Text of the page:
Wednesday, September 9, 2009

NON-accountant jailed for £2.5m buy-to-let tax fraud

John Warman described himself as an 'accountant' for over 40 years. He practiced in Nottingham but had no professional qualifications.

As reported in the press, Warman has now been jailed for eight years for his part in a £2.5 million buy-to-let tax fraud. His co-accused was a client, Simon Fields, a key figure in Nottingham’s property rental industry.

On sentencing Warman, Judge Hamilton said: “You were not a very good accountant, but a very good fraudster, manipulating people and finances to fund a very comfortable lifestyle for yourself. You used your clients to feather your own nest. People trusted you and you breached that trust."

I mention this here as it comes as a surprise to lots of people to learn that anyone can call themselves an accountant. Unlike 'solicitor' and 'dentist' the term is not reserved to qualified professional advisers. John Warman was unqualified and a crook. I wonder how many of his clients were aware he had no professional qualifications?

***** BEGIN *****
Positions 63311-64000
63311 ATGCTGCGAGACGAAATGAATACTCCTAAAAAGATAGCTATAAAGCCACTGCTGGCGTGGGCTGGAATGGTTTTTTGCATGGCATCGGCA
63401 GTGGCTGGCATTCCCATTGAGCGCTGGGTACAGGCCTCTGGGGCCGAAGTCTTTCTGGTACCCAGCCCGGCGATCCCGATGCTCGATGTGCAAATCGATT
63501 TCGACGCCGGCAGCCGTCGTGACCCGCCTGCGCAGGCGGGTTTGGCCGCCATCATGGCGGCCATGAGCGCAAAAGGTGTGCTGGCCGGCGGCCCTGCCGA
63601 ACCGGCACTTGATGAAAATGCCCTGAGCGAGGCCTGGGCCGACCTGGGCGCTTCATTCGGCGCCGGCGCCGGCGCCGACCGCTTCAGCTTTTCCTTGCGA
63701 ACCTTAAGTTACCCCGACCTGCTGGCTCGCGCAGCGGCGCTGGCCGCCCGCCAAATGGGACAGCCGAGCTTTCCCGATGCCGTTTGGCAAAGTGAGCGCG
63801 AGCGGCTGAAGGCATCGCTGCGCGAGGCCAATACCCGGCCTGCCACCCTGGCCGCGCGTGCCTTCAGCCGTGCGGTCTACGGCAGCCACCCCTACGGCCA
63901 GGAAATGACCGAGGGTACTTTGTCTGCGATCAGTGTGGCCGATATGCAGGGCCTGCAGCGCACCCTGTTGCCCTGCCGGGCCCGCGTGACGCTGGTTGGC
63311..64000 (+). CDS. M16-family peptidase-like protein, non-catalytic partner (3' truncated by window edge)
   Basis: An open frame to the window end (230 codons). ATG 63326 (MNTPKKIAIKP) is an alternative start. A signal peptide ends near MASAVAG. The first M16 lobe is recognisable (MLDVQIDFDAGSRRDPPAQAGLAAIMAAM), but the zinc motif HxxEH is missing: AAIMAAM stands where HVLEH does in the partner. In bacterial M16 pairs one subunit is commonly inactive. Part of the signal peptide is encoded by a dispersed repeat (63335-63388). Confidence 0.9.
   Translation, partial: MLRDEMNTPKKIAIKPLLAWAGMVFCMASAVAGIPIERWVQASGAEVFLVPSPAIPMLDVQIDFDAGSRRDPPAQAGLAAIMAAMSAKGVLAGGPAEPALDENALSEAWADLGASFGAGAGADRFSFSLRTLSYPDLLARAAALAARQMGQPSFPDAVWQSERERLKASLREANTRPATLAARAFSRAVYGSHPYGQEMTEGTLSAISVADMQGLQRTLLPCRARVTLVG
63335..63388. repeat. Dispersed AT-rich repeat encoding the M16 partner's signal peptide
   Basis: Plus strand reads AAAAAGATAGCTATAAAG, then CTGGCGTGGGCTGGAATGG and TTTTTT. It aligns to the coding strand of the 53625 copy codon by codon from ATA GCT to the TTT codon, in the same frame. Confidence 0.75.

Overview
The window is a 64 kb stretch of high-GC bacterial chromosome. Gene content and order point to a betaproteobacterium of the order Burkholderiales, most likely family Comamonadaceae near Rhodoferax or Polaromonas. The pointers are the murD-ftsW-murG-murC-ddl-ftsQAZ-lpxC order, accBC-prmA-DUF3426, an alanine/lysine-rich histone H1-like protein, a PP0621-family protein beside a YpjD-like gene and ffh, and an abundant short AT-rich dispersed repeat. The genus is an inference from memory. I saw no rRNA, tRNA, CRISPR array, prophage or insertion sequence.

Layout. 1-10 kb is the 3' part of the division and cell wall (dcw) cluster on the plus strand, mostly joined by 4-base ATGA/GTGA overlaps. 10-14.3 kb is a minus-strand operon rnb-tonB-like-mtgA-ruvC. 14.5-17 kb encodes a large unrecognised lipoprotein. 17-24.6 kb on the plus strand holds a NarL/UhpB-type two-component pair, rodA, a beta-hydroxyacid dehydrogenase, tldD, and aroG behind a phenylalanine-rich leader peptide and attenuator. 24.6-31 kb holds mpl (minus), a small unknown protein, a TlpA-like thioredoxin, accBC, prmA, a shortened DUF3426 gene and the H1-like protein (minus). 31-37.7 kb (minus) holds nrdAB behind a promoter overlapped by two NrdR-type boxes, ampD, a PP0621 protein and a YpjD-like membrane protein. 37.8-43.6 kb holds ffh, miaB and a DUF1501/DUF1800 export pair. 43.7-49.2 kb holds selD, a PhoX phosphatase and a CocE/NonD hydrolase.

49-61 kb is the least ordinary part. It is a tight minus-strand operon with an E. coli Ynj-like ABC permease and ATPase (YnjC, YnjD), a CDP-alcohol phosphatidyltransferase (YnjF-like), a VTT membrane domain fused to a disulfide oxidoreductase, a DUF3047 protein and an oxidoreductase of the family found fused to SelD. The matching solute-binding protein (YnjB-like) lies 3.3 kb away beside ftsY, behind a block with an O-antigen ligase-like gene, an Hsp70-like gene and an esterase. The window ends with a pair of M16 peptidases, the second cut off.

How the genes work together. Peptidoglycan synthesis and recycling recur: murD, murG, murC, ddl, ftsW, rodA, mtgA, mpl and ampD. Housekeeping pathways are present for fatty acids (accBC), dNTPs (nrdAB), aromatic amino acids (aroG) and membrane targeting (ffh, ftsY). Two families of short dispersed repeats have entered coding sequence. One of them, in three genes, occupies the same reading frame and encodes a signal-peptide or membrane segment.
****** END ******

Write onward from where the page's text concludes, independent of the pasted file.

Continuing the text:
For the record there have been attempts to prevent unqualified practitioners, like John Warman, from describing themselves as accountants. Last year Vince Cable tabled an Early Day Motion to secure protection for the term. The Government formally rejected the idea. I think this was a good result. My view is derived from many discussions with members of the public in connection with the Tax Advice Network which provides a support service for accountants. I quickly realised that that there was a degree of confusion as most non-accountants assume that all accountants are tax advisers - ie: the words are thought to be synonymous.

In a post on the Ambitious Accountants blog last year I explained my view that the campaign to protect the term 'accountant' could backfire. Simply stated, most people are more interested in saving tax than in getting a set of accounts. If unqualified people could no longer call themselves accountants they would simply call themselves tax advisers. This is another unregulated term and would quickly become better recognised by the public than is currently the case. And tax advisers would then become more popular professionals to approach re tax matters than accountants. Qualified accountants wouldn't like that scenario I'm sure.

The bottom line is that there are good and bad unqualified accountants. There are good and bad qualified accountants and there are good and bad tax advisers. With the advent of a ratings system and public testimonials it should be clear that we only retain good tax advisers in the Tax Advice Network ;-)

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